Robert Greenwald, an honored (and innovative) director and producer of films, has a new documentary coming out that critiqes Fox News, called OutFOXed. The New York Times Magazine has a lengthy article on many of the issues facing the making of this documentary, most prominently the copyright clearance issues (which are particularly difficult for films) (How to Make a Guerrilla Documentary).
Obviously, the documentary will feature many clips from Fox News, often showing them in a less than flattering light. Fox News famously sued over the title of Al Franken's book, Lies and the Lying Liars Who Tell Them: A Fair and Balanced Look at the Right. The case was laughed out of court, but it shows how litigous Fox News is willing to be. So, Greenwald is rightfully afraid that he will be sued, despite the merits of his case. Fortunately, it seems that perhaps Fox News has learned its lesson (their lawsuit helped publicize Franken's book better than anything). According to the Washington Post (annoying reg. req.) Fox News may ignore this documentary (though the statement certainly isn't a promise not to sue) (Too Late to Comment?):
"People steal our footage all the time," says Dianne Brandi, Fox News's vice president for legal affairs. "We generally sort of look the other way."
Nevertheless, there have already been other significant copyright problems, according to the NY Times Magazine article:
Then there was the fact that several major news organizations were unexpectedly refusing to license their clips. (Such licensing is ordinarily pro forma.) CBS wouldn't sell Greenwald the clip of Richard Clarke's appearance on ''60 Minutes,'' explaining that it didn't want to be associated with a controversial documentary about Murdoch. WGBH, the Boston PBS station, wouldn't let Greenwald use excerpts from ''Frontline'' for fear of looking too ''political,'' it said.
An aside: Of course, why use copyright law if there are other means to prevent the making of these sorts of films. Take, for example, the process Greenwald used to make the film:
''Outfoxed'' was made in an unusually collaborative fashion. In January, Greenwald rigged up a dozen DVD recorders and programmed them to record Fox News 24 hours a day, seven days a week, for about six months.Fortunately, Greenwald didn't have to deal with the broadcast flag, which would make using such clips significantly more difficult (and expensive).
Another critical aspect to note about Greenwald's film is the innovative distribution methods he uses, bypassing traditional gatekeepers:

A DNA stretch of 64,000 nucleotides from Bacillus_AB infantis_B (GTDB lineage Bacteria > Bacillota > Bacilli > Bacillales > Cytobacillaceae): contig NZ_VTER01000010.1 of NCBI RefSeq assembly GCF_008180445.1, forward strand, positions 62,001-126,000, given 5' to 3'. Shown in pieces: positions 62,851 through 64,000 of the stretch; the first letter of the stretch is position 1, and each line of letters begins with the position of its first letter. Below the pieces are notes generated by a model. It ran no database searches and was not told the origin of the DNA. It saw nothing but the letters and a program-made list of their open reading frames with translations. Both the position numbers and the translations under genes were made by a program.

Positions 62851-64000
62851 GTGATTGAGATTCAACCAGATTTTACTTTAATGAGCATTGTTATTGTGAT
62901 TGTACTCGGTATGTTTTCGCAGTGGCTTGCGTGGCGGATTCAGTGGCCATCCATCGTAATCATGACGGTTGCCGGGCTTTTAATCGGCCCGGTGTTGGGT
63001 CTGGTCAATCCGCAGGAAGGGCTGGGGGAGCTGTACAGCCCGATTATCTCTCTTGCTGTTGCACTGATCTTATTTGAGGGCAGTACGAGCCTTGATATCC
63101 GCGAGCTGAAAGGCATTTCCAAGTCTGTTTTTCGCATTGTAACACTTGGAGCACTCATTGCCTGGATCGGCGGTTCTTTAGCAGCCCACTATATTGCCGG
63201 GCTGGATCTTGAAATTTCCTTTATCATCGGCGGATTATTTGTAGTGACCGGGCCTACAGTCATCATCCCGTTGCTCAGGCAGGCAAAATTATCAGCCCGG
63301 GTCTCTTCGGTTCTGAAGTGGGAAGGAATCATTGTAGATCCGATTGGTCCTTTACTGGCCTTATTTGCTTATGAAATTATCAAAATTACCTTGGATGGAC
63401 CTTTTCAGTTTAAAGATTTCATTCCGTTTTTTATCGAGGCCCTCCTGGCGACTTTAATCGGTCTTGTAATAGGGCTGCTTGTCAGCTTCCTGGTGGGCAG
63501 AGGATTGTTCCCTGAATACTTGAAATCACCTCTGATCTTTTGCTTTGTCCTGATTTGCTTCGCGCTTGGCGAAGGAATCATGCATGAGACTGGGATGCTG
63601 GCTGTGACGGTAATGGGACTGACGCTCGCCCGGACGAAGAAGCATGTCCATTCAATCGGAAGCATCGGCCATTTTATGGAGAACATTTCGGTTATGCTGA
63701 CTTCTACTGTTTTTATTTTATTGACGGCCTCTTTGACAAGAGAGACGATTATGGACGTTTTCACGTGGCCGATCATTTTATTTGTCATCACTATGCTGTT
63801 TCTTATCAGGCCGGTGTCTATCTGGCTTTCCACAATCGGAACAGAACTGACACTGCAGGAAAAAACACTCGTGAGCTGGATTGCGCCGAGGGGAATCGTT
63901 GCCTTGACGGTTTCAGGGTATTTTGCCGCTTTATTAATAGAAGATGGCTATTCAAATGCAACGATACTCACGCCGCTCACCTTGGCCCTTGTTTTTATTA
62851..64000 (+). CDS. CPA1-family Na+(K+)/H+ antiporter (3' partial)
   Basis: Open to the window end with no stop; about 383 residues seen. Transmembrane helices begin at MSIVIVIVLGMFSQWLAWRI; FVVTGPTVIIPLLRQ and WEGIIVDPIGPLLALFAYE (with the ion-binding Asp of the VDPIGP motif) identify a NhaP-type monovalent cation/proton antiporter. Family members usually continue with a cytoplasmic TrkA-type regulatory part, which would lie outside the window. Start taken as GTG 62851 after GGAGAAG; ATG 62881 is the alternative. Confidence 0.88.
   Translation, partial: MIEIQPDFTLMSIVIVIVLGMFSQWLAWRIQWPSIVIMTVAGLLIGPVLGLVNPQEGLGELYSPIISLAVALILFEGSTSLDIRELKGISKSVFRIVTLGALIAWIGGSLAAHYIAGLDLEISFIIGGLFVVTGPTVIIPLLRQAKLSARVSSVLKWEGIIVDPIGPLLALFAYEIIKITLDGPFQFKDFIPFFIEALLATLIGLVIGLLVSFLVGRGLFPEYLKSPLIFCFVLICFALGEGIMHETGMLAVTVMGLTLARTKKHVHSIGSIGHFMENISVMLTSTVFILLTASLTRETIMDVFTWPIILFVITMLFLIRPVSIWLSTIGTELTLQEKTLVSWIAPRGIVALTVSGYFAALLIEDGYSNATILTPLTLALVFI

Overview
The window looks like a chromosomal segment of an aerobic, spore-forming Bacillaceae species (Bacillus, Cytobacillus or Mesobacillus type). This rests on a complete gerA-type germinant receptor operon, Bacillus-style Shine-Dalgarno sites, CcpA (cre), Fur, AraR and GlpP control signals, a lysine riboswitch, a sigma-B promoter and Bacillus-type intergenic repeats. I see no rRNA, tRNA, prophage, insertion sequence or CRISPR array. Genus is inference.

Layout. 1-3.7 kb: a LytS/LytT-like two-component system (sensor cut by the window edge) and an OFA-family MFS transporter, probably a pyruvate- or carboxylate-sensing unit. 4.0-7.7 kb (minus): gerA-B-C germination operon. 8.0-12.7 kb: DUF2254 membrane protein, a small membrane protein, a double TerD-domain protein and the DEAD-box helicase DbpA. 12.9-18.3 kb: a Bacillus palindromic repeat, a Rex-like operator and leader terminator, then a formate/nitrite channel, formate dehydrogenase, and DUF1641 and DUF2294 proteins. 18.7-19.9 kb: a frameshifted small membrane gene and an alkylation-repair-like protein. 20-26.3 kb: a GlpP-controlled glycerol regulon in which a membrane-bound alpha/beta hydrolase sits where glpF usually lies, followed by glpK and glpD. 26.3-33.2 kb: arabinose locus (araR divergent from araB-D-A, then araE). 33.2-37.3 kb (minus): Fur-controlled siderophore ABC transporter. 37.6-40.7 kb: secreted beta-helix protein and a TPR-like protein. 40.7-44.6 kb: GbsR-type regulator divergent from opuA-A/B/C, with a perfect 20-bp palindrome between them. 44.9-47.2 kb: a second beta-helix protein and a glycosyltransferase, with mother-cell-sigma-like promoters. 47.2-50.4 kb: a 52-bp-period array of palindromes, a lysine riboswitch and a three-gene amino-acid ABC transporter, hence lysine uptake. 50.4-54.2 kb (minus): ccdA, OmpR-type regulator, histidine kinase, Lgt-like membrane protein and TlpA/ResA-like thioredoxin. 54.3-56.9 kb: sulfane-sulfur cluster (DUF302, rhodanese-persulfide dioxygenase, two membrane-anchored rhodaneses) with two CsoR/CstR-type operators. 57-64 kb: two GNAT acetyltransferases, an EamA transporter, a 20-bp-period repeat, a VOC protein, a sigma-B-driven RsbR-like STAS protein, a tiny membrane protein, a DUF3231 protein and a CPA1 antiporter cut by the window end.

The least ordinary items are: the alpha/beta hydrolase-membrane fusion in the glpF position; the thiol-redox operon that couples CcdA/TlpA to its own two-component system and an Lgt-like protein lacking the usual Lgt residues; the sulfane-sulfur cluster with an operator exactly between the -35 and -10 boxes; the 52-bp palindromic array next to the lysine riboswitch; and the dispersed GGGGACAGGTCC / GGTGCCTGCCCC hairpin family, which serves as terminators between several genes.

Last year, Greenwald followed up that effort with ''Uncovered,'' his critique of the Bush administration's case for war in Iraq, which featured interviews with former intelligence analysts, weapons inspectors and Foreign Service officers. Once the film wrapped, Greenwald turned the traditional distribution model on its head. Rather than taking the time-consuming route of entering film festivals or courting theater distributors, he sold the DVD of ''Uncovered'' through the Web sites of various left-liberal organizations: MoveOn, The Nation magazine, the Center for American Progress and the alternative-news Web sites AlterNet and BuzzFlash.Through such means he has sold tens of thousands of DVDs. This is no mean feat and it shows the power of alternative distribution. After all, what conventional distributor would be willing to publish such an obvious lawsuit target?
Another aside: The people behind the film recognize the potential for even more innovative distribution.
Jim Gilliam, a 26-year-old former dot-com executive and a producer of ''Outfoxed,'' is enthusiastic about the way Greenwald's projects meld grass-roots politics with the culture of the Internet. He predicts a future -- augured by events like MoveOn's competition for the best 30-second anti-Bush advertisement -- in which young political filmmakers will be as likely to wield a camera phone as a digital camera. ''It won't be long before people will be shooting and editing short documentaries that they'll stream from their blogs,'' he says.Yep. Sounds like broadcatching.
As the Times article describes, Greenwald’s style for distributing documentaries may be the beginning of something new — political criticism, using interviews and clips, making a strong political point, distributed through DVDs and political action groups. (See some other examples here). On what theory does he, and others, have the right to use such material without permission? On the free culture theory we call the First Amendment: Copyright law must, the Court told us in Eldred, embed “fair use”; “fair use” is informed by First Amendment values; the values of the First Amendment most relevant here are those expressed in New York Times v. Sullivan. As with news-gathering, critical political filmmaking needs a buffer zone of protection against the overreaching of the law. And if the potential of this medium — now liberated by digital technology — is to be realized, we need clear precedents that establish that critics have the freedom to criticize without having to hire a lawyer first. [links in original]Indeed. Lessig's right:
Watch the movie. Celebrate the freedom it represents. It is a particularly American freedom that we should celebrate and practice more often.